Body Modification in Lunukism

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Body modification, known by various names such including sriktha or dua, holds an important role with rites of passage and coming of age. The practice is a requirement with most sects of Lunukism, as the art predates the establishment of this organized religion. Originally, in Lunukist communities scarification was the primary method through which body modification would be achieved. The practice of tattooing in Lunukist society is usually reserved to those of the role of ciktrha, or body artist. A cikthra would typically have attendants who would also participate with the ceremony, to guarantee spiritual cleanliness and proper practice of the art.


Cultural Impact

In Lunukism, body modification is a requirement with all acts with age. One would be expected to be tattooed upon their first achievements in life, marking one's maturity and health. Various designs co-exist as they are typically applied to tell a story or tuttree. These stories vary in many ways but they were a way of telling one's lifestory at a glance as in Lunukism it is believed that actions speak louder than words, and so if one is proud of their actions they would be well-suited to display them through the tattoo or scar. Most priests today prefer methods of tattooing over scarring as the side effects and chances of infection are much less, though in various sects or communities scarification still holds a significant role over tattooing.

The reasons for its importance in Lunukism aside from coming of age rituals was that the pain from body modification in addition to the art created from it would be a means of creating humility and reducing desire in its adherents. In addition, it was an important marker of peoples who belong to the Lunukist faith. Body scarring has been significantly denounced in several international communities, citing the risk of infection from malpractice, though many defenders of the practice state that only qualified officials are permitted to conduct the role of cikthra.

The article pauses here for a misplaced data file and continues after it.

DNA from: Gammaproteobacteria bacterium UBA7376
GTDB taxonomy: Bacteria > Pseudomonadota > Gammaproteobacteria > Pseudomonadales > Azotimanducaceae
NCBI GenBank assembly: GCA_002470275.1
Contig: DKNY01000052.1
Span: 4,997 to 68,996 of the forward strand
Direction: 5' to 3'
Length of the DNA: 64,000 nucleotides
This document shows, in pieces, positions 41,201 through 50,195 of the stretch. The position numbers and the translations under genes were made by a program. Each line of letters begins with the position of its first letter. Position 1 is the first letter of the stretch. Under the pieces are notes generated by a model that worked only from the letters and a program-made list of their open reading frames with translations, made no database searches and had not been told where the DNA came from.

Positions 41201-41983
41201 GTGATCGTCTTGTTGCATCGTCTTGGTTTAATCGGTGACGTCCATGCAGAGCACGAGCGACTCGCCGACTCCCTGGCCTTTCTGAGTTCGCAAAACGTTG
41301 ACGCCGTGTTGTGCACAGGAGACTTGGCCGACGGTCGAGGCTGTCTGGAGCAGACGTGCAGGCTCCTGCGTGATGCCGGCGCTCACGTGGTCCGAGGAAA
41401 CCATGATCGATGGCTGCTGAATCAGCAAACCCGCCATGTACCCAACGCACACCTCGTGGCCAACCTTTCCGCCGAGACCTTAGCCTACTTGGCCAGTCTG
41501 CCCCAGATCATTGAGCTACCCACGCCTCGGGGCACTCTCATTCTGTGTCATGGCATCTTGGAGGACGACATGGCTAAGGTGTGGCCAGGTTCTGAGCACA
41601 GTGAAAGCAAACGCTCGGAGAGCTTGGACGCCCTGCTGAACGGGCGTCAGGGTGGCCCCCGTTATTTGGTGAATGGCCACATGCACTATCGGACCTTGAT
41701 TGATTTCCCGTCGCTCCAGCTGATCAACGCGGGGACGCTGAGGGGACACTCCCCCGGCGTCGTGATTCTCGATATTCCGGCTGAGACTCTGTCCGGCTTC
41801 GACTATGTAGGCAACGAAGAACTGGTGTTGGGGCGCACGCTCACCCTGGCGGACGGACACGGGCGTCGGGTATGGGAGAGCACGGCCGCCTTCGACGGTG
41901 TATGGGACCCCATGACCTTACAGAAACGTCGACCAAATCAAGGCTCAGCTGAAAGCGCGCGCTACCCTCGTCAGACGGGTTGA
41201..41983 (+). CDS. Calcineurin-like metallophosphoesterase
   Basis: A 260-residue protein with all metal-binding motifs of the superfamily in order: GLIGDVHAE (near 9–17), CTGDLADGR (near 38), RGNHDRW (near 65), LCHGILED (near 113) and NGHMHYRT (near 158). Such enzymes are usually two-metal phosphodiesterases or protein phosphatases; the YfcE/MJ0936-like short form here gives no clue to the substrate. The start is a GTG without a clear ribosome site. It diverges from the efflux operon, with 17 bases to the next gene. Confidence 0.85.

In Cananganamese culture, various meanings are applied to the types of scar or tattoo. As in Canamic society, there are three gender roles; male, female, and kutusa. These markings are not strictly unique but the choices are usually associated with these gender roles. For example; males will commonly have markings depicting snakes, fire, the Sun, and lizards. Compare with females who may have marks depicting plants, spiders, and the Moon. Kutusa, on the other hand, may be decorated with designs akin to pottery, weaving, and textiles separating them from the motifs of the expect male and female gender role. Various folk meanings for these designs explain why the choices are made for the markings, though some choices do co-exist between the genders as some plants which are traditionally seen as aphrodisiacs may co-exist between those of the male or female gender role, whereas Kutusa will avoid markings that may depict or encourage sexual activity though not always.


Some markings are considered exceptionally taboo to produce, such as weapons or death, as it is believed that producing these markings upon yourself may result in an early death. Marking oneself with relatives or other people is also considered a taboo because it is believed you are stealing the imitation and soul of the individual copied. Originally, this did not apply to written names, but since the 15th century this has increasingly become one as well. It is also believed that receiving a marking from a cikthra with no attendants of his own is bad luck. Other taboos might be continuing or starting a session after either the body artist or the recipient sneezed that day. It is believed that should either do so, that the spirits do not condone the act for the day and to reschedule with both parties. The most taboo of markings are those placed upon the joints. It is superstitiously believed that ink or scars placed upon one's joints may result in arthritis and other maladies, despite no supporting evidence.